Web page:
Soul Survivor

Mavis Staples got her start as a teenager in her family gospel band, The Staple Singers, in the 1950s and has continued performing ever since.

At 83, Mavis Staples still regularly graces stages across this country and the wider world – a living, breathing, crooning gift to those invested in the history and ongoing journey of American popular music. “I’ll sing until I can’t sing anymore,” Staples says in the 2015 documentary Mavis! She had been on the road for more than 60 years at that point, but couldn’t see herself doing anything else.

That number is closer to 70 years now – yet still Staples remains on the road, her voice a little raspier but as rich and powerful as ever, a throughline between the traditions of gospel, blues, soul and rock ‘n’ roll. That voice returns to the Monterey Peninsula on Feb. 15, when she performs at the Sunset Center in Carmel.

Staples burst on the scene as a teenager in the 1950s as the de facto frontwoman of her family gospel group, The Staple Singers, which was anchored by her father, Roebuck “Pops” Staples, on guitar. By the mid-’60s, Pops had struck up a friendship with Martin Luther King Jr. and pivoted the group toward protest music, with songs like “Freedom Highway” and “Why? (Am I Treated So Bad)” becoming the soundtrack of the civil rights movement.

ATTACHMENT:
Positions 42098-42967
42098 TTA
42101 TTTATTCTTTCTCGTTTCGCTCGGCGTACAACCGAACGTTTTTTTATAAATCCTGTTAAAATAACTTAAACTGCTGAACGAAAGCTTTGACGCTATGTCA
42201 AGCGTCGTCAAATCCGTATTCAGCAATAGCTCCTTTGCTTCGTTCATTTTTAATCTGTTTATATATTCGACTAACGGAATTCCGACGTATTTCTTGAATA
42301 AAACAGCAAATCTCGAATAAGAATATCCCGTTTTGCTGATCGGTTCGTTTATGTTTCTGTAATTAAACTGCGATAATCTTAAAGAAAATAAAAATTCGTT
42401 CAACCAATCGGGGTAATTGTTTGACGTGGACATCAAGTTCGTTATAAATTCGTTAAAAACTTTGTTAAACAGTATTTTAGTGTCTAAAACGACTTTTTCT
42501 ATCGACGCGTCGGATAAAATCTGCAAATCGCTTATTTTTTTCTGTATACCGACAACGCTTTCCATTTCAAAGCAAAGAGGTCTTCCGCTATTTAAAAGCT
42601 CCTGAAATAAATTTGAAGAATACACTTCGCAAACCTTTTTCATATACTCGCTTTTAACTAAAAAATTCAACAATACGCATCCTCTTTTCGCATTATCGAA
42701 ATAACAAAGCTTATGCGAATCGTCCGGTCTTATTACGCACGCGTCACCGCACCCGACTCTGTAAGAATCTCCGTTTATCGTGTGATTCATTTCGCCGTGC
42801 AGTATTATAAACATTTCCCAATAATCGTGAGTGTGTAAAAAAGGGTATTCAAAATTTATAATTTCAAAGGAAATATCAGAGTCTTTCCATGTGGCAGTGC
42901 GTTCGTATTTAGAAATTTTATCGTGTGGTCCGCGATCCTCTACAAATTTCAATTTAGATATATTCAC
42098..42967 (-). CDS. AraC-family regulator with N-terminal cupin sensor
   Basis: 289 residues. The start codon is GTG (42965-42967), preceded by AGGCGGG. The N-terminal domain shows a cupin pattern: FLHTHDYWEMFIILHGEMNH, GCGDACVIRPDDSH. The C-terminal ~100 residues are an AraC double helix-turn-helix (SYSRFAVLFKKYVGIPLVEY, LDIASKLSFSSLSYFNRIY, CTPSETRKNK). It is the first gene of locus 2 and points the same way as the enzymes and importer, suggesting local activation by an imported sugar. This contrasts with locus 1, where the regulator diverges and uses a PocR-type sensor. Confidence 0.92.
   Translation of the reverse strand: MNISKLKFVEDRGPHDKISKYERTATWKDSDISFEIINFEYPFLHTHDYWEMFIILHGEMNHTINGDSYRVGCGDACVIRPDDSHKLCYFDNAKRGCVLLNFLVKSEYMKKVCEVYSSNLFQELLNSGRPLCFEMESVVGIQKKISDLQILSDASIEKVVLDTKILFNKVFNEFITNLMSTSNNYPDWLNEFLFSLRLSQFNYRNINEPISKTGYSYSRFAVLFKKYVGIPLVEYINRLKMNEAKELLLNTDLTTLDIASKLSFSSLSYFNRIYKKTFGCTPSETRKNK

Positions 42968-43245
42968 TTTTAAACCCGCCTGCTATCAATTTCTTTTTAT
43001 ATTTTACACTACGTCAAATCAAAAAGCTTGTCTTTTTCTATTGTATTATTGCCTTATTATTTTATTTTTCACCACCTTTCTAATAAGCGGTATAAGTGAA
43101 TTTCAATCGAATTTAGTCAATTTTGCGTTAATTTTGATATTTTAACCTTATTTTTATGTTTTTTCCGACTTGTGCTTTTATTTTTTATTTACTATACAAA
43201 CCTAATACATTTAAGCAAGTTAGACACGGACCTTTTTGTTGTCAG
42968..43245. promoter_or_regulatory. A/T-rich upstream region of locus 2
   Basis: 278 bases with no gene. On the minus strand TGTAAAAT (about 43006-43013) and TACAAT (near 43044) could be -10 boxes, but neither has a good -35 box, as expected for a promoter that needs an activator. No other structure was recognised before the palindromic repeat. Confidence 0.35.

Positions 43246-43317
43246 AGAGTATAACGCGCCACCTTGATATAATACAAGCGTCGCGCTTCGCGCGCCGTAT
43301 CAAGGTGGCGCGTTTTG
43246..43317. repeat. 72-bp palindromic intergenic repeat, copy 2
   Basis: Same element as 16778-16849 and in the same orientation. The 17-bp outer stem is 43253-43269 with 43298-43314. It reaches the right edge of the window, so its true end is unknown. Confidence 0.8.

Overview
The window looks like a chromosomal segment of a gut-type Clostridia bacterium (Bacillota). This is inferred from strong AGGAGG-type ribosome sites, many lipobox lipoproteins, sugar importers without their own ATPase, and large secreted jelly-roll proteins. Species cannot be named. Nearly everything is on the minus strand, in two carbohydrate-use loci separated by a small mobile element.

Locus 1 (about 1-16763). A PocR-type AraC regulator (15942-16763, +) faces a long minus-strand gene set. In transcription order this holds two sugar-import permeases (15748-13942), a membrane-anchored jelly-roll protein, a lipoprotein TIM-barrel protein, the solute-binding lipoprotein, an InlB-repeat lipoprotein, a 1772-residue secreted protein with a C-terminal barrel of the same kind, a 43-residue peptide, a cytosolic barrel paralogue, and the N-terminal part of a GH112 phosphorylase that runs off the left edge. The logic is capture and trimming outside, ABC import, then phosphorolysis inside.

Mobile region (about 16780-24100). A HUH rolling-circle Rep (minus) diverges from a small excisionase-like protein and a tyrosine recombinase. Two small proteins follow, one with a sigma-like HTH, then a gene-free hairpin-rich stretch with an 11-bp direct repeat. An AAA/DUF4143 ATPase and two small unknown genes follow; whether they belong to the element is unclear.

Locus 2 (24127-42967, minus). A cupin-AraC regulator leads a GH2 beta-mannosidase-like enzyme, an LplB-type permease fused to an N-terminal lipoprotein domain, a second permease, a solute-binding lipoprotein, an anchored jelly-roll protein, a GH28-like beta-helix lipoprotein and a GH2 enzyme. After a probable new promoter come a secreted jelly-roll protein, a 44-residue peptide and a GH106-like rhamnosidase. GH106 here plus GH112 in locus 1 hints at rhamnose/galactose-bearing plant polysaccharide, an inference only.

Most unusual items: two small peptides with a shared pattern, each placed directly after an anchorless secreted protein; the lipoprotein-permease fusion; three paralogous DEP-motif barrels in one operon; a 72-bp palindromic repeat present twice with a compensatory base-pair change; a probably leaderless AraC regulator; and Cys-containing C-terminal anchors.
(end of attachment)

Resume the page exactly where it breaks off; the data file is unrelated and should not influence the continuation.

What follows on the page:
While they were embedded in the traditions of church music, Pops’ guitar betrayed his training under Mississippi bluesmen like Charlie Patton, imbuing their music with a swing atypical of most gospel groups. That was borne out in their subsequent mainstream success; after signing with legendary soul label Stax Records in the late ’60s, the Staple Singers delivered the chart-topping “I’ll Take You There,” while maintaining a conscientious streak with anthems like “Respect Yourself.”

But beyond their indisputable place in the canon of Black American music, it is the impression the Stapleses made on their folk and rock contemporaries that speaks to the breadth of their genius. They left a mark on Bob Dylan, who described their rendition of “Uncloudy Day” – featuring a 16-year-old Mavis’ uncannily deep, world-weary vocals – as “the most mysterious thing I’d ever heard.” Admirers included Dylan’s old backing group The Band, who enlisted them for a show-stealing rendition of “The Weight” in their seminal concert film, The Last Waltz.

Fittingly, Staples is now touring in support of Carry Me Home – a collaborative album with the late Band drummer Levon Helm, which was recorded in 2011 a year before Helm’s death but only released last year.

MAVIS STAPLES 8pm Wednesday, Feb. 15. Sunset Center, Carmel. $65-$99. 620-2048,

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